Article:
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BioDelivery Sciences Gets FDA Approval for New Opioid Pain and Addiction Treatment Cheek Patches
BioDelivery Sciences International has received FDA approval recently for two opioid medications that use the company’s proprietary drug-delivery technology – a thin, dissolvable film placed on the inside of the cheek.
In a move that seems more than a little ironic, one of the new products, Belbuca, is addictive, while the other, Bunavail, is an addiction treatment drug combination.
Belbuca delivers the painkiller buprenorphine, an addictive opioid which is increasingly abused or diverted by opioid addicts in treatment, who sell or trade it for heroin.
Bunavail, the company’s other new drug, contains buprenorphine and naloxone together, which is a common treatment for opioid addiction.
Both drugs use the company’s proprietary transmucosal delivery system, a small patch placed on the mucosa of the inner cheek, or buccal area of the mouth. The delivery system technology is called BEMA (BioErodible MucoAdhesive) and was developed by BioDelivery Sciences. The word buccal, which refers to the oral tissue inside the cheek, apparently inspired the names of the drugs, which both incorporate part of the word.
Similar to, but not the same as Suboxone
Bunavail is similar to the existing addiction treatment drug Suboxone, also a buprenorphine and naloxone mix. Developed by Reckitt Benckiser and now sold by Indivior, Suboxone is provided as a dissolvable patch that is placed under the tongue rather than inside the cheek.
It’s no surprise that BioDelivery wants a piece of the expanding opioid addiction treatment market. Suboxone sales of more than $1 billion in 2014 makes it the market leader for opioid addiction treatment drugs. And with such treatment seen to be increasing, the opioid addiction treatment market appears primed for another player.
Buprenorphine is said to have “a lower abuse potential than most opioid medications,” a claim that helped influence the FDA’s approval of the Belbuca cheek patch. BioDelivery says its film patch chemistry helps prevent abuse via injecting or snorting because the patch is “difficult to crush or liquefy.”
Because of the lower possibilities of misuse often stated for buprenorphine, physicians are allowed to write a six-month prescription, compared to the usual monthly basis or less.
The FDA approval of Belbuca was “to manage chronic pain that doesn’t respond to other pain drugs and is severe enough to require daily, all-day treatment.”
Buprenorphine is an addiction risk
But as an opioid, buprenorphine is always an addiction risk. As with the label on other prescription opioids, doctors are warned to assess a patient’s risk for abuse and to follow their use. Because opioids can slow breathing to dangerously low and fatal levels, the label adds that these risks are greatest when starting the drug or after a dose increase.
These risks and warnings are common to all prescription opioid / opiate medications. Yet as we have seen, addiction has been skyrocketing for a decade, and the major cause has been laid at the feet of irresponsible over-prescribing, under-monitoring physicians, as well as a drug industry that misled doctors and the public about the relative safety of their painkillers.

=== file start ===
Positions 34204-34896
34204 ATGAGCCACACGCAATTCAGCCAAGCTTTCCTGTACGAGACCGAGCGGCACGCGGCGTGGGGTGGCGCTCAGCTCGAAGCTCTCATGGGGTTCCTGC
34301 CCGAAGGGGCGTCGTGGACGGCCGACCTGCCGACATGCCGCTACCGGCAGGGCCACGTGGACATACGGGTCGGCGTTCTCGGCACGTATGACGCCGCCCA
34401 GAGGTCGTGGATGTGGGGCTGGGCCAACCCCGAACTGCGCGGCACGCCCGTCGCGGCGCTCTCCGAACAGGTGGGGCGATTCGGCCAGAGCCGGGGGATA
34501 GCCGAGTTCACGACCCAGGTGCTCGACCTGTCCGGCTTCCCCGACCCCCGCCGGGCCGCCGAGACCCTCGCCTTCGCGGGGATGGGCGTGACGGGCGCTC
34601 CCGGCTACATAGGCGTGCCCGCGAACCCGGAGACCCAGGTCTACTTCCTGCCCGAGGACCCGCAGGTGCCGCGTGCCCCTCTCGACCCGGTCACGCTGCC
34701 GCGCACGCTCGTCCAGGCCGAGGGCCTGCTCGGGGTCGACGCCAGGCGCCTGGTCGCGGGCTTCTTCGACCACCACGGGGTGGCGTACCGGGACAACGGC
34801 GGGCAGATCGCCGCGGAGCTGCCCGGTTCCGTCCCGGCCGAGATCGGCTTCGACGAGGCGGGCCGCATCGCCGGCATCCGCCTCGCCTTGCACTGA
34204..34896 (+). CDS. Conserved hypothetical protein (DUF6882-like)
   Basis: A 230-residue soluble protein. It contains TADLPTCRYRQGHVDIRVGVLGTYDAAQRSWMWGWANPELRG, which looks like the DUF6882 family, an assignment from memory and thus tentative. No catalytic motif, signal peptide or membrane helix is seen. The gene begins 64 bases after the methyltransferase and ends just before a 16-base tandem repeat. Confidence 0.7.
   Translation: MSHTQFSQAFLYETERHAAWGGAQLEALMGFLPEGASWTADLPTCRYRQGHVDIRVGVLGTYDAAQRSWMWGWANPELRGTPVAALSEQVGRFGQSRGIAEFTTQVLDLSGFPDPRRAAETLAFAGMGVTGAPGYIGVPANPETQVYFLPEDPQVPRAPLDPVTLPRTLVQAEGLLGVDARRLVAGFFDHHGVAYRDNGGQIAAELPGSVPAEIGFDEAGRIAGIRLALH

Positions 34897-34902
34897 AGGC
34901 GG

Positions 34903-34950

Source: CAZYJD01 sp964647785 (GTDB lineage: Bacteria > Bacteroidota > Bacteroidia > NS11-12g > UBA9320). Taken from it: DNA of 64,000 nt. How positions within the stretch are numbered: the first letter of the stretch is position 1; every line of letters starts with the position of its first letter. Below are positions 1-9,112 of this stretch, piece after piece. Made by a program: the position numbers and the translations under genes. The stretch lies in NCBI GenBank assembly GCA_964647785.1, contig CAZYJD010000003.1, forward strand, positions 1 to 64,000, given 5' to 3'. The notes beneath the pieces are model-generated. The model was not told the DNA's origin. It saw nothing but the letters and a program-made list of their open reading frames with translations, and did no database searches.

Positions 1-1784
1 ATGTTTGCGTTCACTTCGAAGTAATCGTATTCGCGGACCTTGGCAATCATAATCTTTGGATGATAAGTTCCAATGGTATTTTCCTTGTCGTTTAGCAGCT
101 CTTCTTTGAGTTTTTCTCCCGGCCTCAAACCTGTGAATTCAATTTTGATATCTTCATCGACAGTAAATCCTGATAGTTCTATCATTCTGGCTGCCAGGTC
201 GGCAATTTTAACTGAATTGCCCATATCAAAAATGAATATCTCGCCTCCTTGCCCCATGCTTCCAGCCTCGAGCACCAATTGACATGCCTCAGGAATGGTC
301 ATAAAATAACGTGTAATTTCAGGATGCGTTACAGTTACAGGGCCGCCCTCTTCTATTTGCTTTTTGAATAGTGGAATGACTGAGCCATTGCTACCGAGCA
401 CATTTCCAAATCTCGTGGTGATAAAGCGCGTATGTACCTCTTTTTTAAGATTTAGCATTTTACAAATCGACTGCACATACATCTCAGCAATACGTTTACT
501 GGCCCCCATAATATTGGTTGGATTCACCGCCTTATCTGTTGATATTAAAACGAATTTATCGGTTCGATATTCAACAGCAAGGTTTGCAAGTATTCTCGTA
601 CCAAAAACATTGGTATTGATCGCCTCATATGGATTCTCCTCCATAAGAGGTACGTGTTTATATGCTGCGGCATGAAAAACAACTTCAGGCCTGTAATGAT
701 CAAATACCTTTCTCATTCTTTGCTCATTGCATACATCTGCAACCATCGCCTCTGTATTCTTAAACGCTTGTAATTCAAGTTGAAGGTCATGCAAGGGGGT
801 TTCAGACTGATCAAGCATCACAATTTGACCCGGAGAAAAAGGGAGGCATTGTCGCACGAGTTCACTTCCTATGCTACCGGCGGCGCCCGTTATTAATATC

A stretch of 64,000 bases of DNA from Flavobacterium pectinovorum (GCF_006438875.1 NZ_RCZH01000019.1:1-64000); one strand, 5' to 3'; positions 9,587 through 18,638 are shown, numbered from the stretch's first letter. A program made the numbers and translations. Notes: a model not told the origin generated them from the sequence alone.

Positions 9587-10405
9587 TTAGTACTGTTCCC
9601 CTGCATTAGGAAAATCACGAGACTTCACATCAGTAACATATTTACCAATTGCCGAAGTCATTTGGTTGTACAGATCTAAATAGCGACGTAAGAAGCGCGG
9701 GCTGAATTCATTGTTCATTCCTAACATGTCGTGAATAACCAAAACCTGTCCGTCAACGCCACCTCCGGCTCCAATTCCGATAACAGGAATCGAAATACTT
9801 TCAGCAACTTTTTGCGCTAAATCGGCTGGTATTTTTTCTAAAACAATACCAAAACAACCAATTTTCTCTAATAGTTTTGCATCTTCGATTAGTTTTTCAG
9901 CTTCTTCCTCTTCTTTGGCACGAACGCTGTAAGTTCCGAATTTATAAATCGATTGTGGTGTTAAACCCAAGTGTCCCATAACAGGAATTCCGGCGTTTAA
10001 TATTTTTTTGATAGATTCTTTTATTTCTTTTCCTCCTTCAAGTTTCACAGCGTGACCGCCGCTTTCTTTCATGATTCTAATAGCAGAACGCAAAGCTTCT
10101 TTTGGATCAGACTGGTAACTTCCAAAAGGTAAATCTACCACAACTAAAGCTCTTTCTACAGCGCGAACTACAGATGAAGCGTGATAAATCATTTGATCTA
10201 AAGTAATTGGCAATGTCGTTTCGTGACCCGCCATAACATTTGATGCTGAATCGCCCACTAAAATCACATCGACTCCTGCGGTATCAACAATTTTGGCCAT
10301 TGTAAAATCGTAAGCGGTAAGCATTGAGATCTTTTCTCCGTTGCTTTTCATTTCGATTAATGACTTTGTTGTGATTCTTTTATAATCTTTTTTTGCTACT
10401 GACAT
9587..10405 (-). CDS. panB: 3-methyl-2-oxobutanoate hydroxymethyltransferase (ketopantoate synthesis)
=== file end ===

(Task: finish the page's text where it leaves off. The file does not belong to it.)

The FDA approved the Suboxone-like Bunavail over a year ago. While it’s been getting finances and other things in place for a launch, Indivior’s Suboxone market share slipped from 67 percent in 2013 to 58 percent in 2014, due to competition from at least two FDA-approved generic suboxone/naloxone tablets that are also dissolved under the tongue. While the under-tongue products notoriously taste unpleasant, BioDelivery’s cheek-patch Bunavail not only dissolves more quickly but tastes a lot better, the company says.
Patients taking morphine or oxycodone for pain “can be safely switched to buprenorphine buccal film without the need for tapering and without causing significant withdrawal or under-treatment of their pain,” according to a new randomized trial testing BioDelivery’s in-cheek delivery system. Another study showed that a buccal film patch increases the bioavailability of buprenorphine well above the usual oral absorption rate. And another study showed that buprenorphine delivered through a buccal film “can relieve chronic low back pain with few adverse effects.”
Will expanded buprenorphine treatments mean more abuse?
The positive features of the new buccal buprenorphine painkiller may bode well for patients and attending physicians, provided they prescribe responsibly.
But if history has taught us anything, we in the addiction treatment industry may be looking at more patients needing treatment for buprenorphine abuse and addiction – and more drug reps arriving at our offices with slick pamphlets and samples of the latest buccal drug addiction treatment patches.
At Novus, we are leaders in the medical detoxification of opioid dependent patients, preparing them for a successful rehabilitation on their journey to get their lives back. We do employ whatever drugs are medically necessary to ensure the comfort, safety and effectiveness of the detoxification. But our patients leave drug-free. And we encourage them to seek a life free from all addictive substances.
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